In 2012, the Institute for Fiscal Studies said that Wigan Council was the third worst affected council by austerity in the UK. We realised that we couldn’t continue to operate as we were. We also knew that by simply closing a few libraries, changing bin collections and reducing school crossing patrols we weren’t going to close a £160m budget gap. We needed to do something radical. We needed to fundamentally change the relationship between citizen and state and create a dynamic, two-way psychological contract with all of our 323,000 residents if we were going to weather the storm together. That’s where The Deal came from.
We created The Deal five years ago, initially in adult social care, but quickly realised the benefits of the approach and its application to all areas of public service. The principles behind our approach are simple but profound. They have fundamentally transformed our relationships with residents.
Previously we were a big, well-run but paternalistic organisation with quite staid, traditional relationships with our residents. Our resident satisfaction with the council was low. People didn’t think we provided value for money and they didn’t trust us. That has all changed for the better through The Deal.
In a nutshell The Deal is a strengths-based model of service co-design with residents and community groups. We explain simple, clearly and repeatedly that we have £160 million less and we need to work differently with them to drive out increasing demand for public services.
This is how we have made it work:
Stop doing things to people. It doesn’t work and costs a fortune. Start doings with people.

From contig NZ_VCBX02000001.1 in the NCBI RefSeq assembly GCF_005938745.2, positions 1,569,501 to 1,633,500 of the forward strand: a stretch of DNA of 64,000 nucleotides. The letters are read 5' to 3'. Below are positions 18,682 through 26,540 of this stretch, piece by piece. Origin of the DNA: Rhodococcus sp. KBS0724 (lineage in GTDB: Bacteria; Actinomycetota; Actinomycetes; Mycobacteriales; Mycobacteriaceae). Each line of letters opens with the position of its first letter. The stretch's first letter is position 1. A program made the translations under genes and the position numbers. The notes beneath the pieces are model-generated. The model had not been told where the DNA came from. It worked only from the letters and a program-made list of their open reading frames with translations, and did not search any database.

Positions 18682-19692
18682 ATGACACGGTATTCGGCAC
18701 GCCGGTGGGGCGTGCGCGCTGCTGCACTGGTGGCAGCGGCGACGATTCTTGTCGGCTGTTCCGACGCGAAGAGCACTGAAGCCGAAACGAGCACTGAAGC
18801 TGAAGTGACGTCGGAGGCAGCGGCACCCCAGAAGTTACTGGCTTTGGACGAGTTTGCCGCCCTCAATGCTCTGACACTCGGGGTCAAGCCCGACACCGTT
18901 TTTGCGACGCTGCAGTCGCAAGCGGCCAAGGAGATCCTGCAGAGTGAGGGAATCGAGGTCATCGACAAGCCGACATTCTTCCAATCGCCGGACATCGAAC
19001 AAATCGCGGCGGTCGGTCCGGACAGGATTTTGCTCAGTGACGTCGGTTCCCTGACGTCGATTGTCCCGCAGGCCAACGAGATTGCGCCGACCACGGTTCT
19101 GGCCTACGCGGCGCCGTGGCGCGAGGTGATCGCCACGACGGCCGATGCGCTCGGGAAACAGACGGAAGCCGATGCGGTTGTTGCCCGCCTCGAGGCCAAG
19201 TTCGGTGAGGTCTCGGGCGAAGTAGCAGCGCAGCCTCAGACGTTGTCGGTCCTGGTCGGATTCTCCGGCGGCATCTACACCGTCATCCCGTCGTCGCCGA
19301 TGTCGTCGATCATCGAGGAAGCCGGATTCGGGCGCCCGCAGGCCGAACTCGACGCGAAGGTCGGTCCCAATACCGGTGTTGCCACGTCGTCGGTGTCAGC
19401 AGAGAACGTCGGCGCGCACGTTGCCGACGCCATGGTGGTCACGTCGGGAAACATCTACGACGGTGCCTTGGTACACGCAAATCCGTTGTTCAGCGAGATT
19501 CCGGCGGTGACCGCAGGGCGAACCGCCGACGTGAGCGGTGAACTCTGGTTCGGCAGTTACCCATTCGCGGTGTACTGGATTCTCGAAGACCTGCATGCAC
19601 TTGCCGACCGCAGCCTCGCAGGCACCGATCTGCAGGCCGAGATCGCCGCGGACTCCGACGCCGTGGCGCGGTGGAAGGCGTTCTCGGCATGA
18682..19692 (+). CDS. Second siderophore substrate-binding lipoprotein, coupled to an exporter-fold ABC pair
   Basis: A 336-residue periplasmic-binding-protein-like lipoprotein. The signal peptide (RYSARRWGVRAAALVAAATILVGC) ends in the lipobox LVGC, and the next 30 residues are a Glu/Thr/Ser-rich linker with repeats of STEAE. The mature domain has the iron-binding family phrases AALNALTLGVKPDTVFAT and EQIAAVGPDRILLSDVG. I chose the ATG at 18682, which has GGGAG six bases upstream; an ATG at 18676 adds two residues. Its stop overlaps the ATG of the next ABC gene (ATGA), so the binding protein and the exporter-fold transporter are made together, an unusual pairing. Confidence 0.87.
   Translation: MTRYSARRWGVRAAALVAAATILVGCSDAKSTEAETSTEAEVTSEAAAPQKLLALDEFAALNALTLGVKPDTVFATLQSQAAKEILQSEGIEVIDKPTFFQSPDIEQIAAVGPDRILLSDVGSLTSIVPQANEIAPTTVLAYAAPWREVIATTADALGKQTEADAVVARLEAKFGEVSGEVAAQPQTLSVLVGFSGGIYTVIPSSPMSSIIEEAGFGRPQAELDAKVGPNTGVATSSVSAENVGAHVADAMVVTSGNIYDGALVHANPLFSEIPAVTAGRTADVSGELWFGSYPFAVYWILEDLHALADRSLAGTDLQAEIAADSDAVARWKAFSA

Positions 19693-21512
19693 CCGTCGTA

Strip out and shut down the assessment and referral structures that cultivate dependency on the state in both the council and the NHS and invest in grassroots community organisations, who can usually do this stuff much better than us.
Train front-line staff to be ethnographic anthropologists. Enable them to have different conversations with residents that focus on what matters to them rather than what is the matter with them.
Give staff the permission to work differently to connect residents to their local communities. You will find it’s usually why they became public servants in the first place; they want to help people rather than turn people away because they are not quite bad enough to meet thresholds of dependency.
Remember loneliness and social isolation is the biggest killer; connecting lonely people into social networks on their doorstep that are usually free or very cheap is better for them and better for our budgets. We have seen packages of social care reduce from over £1,000 per week to £17 per week with a happier, more connected service users.
Know and invest in your communities to build a strong trusted infrastructure that is there 24/7 when we have all gone home. Use neighbourhoods as the essential building blocks of public services. GP surgeries and schools are where real transformation takes place. Keep the things that connect people and makes communities stronger, for example libraries open.
Be bold enough to close the things that don’t work as well as a supportive family or a connected community.
Listen to your staff and residents.
Admit when you get it wrong internally and externally and put it right quickly.
Invest in all things digital to connect staff and residents with the future as well as saving loads of money.
Engage your partners, community, public and private sector in this new approach. It simply won’t work if it’s just the council and not the NHS etc.
Build a leadership team of officers and members with bags of energy and enthusiasm that are public service reformers and really believe in this different way of working.
Reform is a scary word, after all it’s associated with ‘reorganisation’ and ‘restructure,’ which is enough to make anyone nervous, but it doesn’t have to be. Reform should be seen as an opportunity to continually review what you’re doing and to improve and innovate existing processes and practices. As public servants we should always be reflecting and improving, we owe it to our residents. And quite frankly if it still scares you then you shouldn’t be in the job.